will the world’s oceans help power your electric car? • International recycling

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The Hidden Gem is a 228-meter-long former drill vessel being modified to become the world’s first vessel to be classified as an underwater mining vessel.

If there is one thing you can say about the recycling industry, it is that it is unpredictable. This goes for most industries, really, because there is almost nothing we can’t do these days. Multi-million R&D projects everywhere are turning fiction into reality. But innovation doesn’t always make sense.

The American company DeepGreen Metals is at the forefront of a new method to extract the metals used for batteries from the bottom of the Pacific Ocean. The news made me do a double take. I’ve been writing about battery market trends and recycling for ten years, and I thought there wasn’t much more to me than surprise. It looks like tech companies still have some tricks up their sleeve.

The estimated raw materials that could be harvested in the exploration areas targeted by DeepGreen could power around 280 million electric vehicles. This represents a quarter of the world’s automobile fleet. Meanwhile, massive deficits are forecast for the battery metals sector after 2025. A 30-40% gap between demand and supply is cited for copper and nickel by 2030.

DeepGreen seeks to salvage what are known as polymetallic nodules that are found on the seabed, which means there is no need for drilling and blasting. Microporous nodules have formed over millions of years as a result of the absorption of metals from water. They contain high levels of copper, cobalt, manganese and nickel with few dangerous elements. From 2 to 10 cm in diameter, they are very easy to handle and to melt.

TedTalk on Ocean Mining by Professor Thomas Peacock of MIT. “Between Hawaii and the west coast of Mexico, there is six times more cobalt and three times more nickel in the deposited nodule than in the entire terrestrial world reserve.”

How it works? The nodules rise in a specially designed riser system to DeepGreen’s production vessel where they are separated from water and sediment. The unwanted material is then returned under the photic zone to a depth scientifically chosen to have minimal impact. A management system, described as a mix of marine hardware and cloud-based artificial intelligence, creates a virtual replica of the underwater environment, “giving operators eyes and ears”.

“It’s the cleanest path to electric mobility,” says the company. He emphasizes that “the production of metals from nodules generates 99% less solid waste without toxic residues” while generating 75% less CO2 than ores from land mines.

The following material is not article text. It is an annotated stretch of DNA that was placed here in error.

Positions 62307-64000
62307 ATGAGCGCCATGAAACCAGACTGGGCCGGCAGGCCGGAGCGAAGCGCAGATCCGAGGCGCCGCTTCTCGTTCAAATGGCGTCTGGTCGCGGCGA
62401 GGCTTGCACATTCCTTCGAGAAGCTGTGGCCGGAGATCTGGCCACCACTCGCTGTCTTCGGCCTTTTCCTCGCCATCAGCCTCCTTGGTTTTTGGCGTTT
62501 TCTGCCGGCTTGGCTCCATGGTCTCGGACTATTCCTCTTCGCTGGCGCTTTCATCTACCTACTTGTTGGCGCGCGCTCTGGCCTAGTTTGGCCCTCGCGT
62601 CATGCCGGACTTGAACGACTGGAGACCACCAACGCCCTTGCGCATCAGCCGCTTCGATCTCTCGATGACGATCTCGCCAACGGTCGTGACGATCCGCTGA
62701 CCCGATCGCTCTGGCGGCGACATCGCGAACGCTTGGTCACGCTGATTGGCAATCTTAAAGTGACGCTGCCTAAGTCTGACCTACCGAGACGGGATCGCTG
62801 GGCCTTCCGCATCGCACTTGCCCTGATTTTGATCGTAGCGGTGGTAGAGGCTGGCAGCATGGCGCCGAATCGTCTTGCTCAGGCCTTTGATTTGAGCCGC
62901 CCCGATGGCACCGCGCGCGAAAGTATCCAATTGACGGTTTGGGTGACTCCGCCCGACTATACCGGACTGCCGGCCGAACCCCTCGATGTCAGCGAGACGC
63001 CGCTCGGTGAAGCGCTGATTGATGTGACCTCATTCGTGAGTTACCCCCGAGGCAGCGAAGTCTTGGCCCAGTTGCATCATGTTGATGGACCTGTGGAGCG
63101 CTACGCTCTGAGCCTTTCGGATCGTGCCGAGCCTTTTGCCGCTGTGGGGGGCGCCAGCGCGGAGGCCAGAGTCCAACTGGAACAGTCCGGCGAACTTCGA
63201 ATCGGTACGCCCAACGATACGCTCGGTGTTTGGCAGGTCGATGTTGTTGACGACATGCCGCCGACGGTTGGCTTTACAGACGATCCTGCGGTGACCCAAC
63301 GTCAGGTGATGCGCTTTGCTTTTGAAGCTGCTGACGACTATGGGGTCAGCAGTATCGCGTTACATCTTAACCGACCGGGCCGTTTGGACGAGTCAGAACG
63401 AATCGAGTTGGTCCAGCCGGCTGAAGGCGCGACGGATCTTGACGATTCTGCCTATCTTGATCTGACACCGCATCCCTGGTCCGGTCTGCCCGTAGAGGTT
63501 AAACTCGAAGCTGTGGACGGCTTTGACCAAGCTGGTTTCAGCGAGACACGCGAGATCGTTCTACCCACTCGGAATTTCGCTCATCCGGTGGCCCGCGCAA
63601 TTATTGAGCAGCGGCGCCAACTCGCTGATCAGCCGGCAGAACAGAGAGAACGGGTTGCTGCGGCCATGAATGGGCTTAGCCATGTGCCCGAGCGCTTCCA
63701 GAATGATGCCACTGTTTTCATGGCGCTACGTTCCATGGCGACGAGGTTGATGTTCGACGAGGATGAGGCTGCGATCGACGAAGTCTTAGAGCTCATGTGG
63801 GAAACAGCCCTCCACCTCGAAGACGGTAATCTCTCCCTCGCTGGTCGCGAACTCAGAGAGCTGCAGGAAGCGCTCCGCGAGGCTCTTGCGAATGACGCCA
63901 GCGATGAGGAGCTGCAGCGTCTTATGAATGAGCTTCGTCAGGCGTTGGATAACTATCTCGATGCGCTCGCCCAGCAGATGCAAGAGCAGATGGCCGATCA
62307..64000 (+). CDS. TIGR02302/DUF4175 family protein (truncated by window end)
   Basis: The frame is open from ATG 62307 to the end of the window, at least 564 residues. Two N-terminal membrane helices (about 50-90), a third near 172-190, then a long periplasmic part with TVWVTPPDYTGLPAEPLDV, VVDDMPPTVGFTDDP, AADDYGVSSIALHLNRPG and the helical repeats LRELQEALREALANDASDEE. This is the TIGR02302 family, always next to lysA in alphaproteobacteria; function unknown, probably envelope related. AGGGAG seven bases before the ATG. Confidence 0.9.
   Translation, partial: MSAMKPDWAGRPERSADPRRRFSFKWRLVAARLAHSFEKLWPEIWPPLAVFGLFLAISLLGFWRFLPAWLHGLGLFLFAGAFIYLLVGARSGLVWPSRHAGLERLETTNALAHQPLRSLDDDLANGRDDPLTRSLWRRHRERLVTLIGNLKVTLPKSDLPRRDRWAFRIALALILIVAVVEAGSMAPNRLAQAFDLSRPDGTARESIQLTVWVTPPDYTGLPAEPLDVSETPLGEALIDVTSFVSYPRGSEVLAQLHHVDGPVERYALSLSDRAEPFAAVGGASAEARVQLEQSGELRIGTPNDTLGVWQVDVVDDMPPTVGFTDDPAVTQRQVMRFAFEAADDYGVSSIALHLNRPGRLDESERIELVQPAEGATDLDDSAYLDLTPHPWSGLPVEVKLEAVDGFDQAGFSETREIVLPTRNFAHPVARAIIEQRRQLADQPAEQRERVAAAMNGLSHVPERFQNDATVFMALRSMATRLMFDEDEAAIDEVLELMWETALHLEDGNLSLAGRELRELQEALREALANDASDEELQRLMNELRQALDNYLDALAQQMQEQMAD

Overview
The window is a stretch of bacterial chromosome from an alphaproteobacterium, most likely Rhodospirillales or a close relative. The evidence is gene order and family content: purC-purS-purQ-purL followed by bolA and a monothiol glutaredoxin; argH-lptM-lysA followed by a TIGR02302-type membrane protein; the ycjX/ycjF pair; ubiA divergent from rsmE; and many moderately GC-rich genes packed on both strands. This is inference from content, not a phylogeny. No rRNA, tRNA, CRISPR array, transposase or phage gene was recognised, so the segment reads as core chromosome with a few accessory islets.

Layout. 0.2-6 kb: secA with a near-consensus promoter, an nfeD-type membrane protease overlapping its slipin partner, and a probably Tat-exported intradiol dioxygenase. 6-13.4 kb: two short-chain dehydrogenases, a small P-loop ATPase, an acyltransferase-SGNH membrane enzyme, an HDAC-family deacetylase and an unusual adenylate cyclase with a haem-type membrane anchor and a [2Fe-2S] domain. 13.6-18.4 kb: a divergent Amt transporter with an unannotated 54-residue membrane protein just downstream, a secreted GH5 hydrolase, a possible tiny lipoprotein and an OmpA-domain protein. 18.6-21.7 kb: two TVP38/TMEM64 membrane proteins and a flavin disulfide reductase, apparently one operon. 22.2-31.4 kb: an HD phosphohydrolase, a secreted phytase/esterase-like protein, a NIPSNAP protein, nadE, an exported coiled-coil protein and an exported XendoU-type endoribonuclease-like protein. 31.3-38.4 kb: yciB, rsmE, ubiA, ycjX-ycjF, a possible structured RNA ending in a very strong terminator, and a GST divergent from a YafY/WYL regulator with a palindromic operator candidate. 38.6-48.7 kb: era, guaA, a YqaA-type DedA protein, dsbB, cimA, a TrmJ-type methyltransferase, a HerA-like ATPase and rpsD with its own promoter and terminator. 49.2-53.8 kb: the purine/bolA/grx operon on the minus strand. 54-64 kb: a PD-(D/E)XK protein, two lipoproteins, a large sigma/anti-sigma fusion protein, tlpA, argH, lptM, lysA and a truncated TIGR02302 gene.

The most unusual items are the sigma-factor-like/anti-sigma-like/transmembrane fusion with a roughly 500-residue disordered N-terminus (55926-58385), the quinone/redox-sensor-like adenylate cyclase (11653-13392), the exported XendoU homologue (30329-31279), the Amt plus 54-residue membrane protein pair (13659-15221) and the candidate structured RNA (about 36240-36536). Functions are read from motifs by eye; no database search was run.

The perks list reminds me of the Monty Python song ‘Always Look on the Bright Side of Life’ (which I like to quote whenever I can). What bothers me when I read such seemingly exciting news is that it completely ignores the recycling potential of existing products. Why mine battery metals in the middle of the ocean when you can activate the urban mine? Have we forgotten that it exists all around us?

Mining the city’s infrastructure is another option. The “Prospecting the Urban Mines of Amsterdam” initiative generated a map showing how the city could extract its old buildings from various precious metals.

There are so many second-hand laptops, phones, cameras, and other devices lying around. It seems a terrible waste not to focus on improving existing collection and sorting systems – alongside smarter product design – before replacing traditional mining with exotic alternatives under a more sophisticated name. I’m also curious about the possible impact on marine life and waste generation during these remote activities (where there are people, there is pollution).

Greenpeace raised the same questions in a recent item. The organization describes this large-scale marine mining enterprise as a “monster machine built for profit” that could very well cause “serious and irreversible damage to Earth’s largest ecosystem.”

Ultimately, it was the linear approach to products and resources that got us into this situation. If you ask me, I would vote to put more money into advanced recycling technology and to set up battery recycling malls. That way, we’ll really appreciate the inherent value of scrap metal and recycling – not as a side project or offbeat, but as a main act.

Earlier this year, Deme Group created Patania II; an ultra-deep 25 tonne robot on tracks. The “caterpillar” was successfully deployed for the first time on April 18, 2021, and resurfaces after 50 hours.

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